The mayor of the eighth district of Budapest, Máté Kocsis has been the most eager local politician to implement these policies, indeed, his inventiveness in finding new things to fine about homelessness is breathtaking. He has introduced regulation that has not only made it an offence punishable by up to 250 dollars if one is conducting “lifestyle-like” behavior in public, but the municipality may now also fine the same amount if one stores items in public areas that may be accessories to the selfsame “lifestyle-like” behavior. Items such as blankets for instance. This means that people can be fined for unsettlingly vague things like “sitting on a rock” and “having a blanket”.
Make no mistake, Mr. Kocsis knows that homeless people do not have the money for these fines. The fines can also be worked off in community service or they can be transformed into a prison sentence of 90 days. The mayors stated purpose with this action is to evict the homeless from his district, as he feels his district takes a bigger share of the countries homeless than is fair. A telling piece of information is that while the district spent 700.000 forints last year (around 3200 dollars) providing support for the homeless, it has now planned to spend one hundred times that amount next year, 70 million forints (320.000 dollars), for the purpose of keeping an office open and staffed all day that can deal with fining and processing homeless people. The office also has a toll-free number that locals can call to provide information on transgressions in progress.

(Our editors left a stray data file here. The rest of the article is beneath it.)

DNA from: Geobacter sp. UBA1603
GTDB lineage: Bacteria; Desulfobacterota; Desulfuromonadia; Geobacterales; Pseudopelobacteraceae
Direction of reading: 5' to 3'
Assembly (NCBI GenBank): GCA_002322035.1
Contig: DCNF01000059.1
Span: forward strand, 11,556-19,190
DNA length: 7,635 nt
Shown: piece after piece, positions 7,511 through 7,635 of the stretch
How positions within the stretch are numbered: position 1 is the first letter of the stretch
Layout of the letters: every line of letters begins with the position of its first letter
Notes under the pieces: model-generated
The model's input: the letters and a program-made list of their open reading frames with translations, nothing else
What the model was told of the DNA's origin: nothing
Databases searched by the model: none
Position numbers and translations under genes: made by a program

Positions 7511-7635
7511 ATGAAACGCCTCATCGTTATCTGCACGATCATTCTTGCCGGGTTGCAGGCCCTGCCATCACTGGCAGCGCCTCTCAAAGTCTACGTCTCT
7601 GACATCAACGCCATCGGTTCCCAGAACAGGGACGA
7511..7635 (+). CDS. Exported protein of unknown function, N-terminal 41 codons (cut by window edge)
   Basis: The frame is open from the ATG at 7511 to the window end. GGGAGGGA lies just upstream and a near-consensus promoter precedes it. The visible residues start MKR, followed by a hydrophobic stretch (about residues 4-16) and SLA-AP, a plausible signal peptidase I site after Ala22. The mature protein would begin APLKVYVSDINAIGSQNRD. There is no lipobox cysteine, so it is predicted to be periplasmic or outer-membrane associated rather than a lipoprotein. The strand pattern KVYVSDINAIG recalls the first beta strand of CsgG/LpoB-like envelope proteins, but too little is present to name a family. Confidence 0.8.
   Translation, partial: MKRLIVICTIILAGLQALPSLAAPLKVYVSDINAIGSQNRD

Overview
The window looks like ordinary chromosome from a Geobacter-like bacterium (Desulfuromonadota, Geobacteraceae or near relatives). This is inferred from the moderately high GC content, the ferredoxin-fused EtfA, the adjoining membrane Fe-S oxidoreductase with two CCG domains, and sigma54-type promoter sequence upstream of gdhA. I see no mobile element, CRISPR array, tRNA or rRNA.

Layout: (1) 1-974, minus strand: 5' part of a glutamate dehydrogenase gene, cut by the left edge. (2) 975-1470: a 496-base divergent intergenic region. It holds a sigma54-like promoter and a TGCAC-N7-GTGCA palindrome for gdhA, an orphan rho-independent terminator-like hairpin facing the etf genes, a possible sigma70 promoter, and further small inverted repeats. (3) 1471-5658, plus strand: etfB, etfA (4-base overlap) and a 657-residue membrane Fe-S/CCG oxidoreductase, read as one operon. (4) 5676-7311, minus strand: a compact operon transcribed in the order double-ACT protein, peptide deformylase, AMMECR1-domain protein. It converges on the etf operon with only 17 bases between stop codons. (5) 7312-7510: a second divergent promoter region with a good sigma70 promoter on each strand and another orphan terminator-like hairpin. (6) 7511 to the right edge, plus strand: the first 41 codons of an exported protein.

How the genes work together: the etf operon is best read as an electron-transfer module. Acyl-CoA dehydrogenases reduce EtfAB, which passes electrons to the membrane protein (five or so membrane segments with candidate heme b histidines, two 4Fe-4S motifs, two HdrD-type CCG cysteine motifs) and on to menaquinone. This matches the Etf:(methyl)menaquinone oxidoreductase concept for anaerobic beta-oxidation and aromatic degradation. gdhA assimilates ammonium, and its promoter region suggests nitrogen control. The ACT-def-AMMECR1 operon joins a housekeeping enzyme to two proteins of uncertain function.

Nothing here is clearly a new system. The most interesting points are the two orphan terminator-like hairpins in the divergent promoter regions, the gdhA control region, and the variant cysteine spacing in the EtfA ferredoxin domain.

Enter the activists
A handful of activists have been fighting the gradual change in laws step by step. They are called “A Város Mindenkié”, or “The City is Everybody’s”. The group has activists from both sides of the fence, some are currently homeless, some have been homeless in the past, and some are social workers or just people interested in civil rights.
Pictured: Protesters from the group “The City is Everybody’s” in front of the office for fines.
One of their activists, Attila Steve Kopiás decided that the current regulations went beyond simple protests, and staged a one man civil disobedience act. Dressed in what most people assume homeless people wear, he laid on a bench in a public park, covered in a blanket, with a sign in front of him asking for money (yet another offence). A phone call to the police and 15 minutes later, 8 officials (4 of them policemen) arrive to assess his crimes and take him to the municipality office to get fined. He refuses to accompany said officers, informing them that he does not think he did any wrong. They end up cuffing his hands behind his back and dragging him to the car (the official procedure if someone is nonviolently resisting arrest).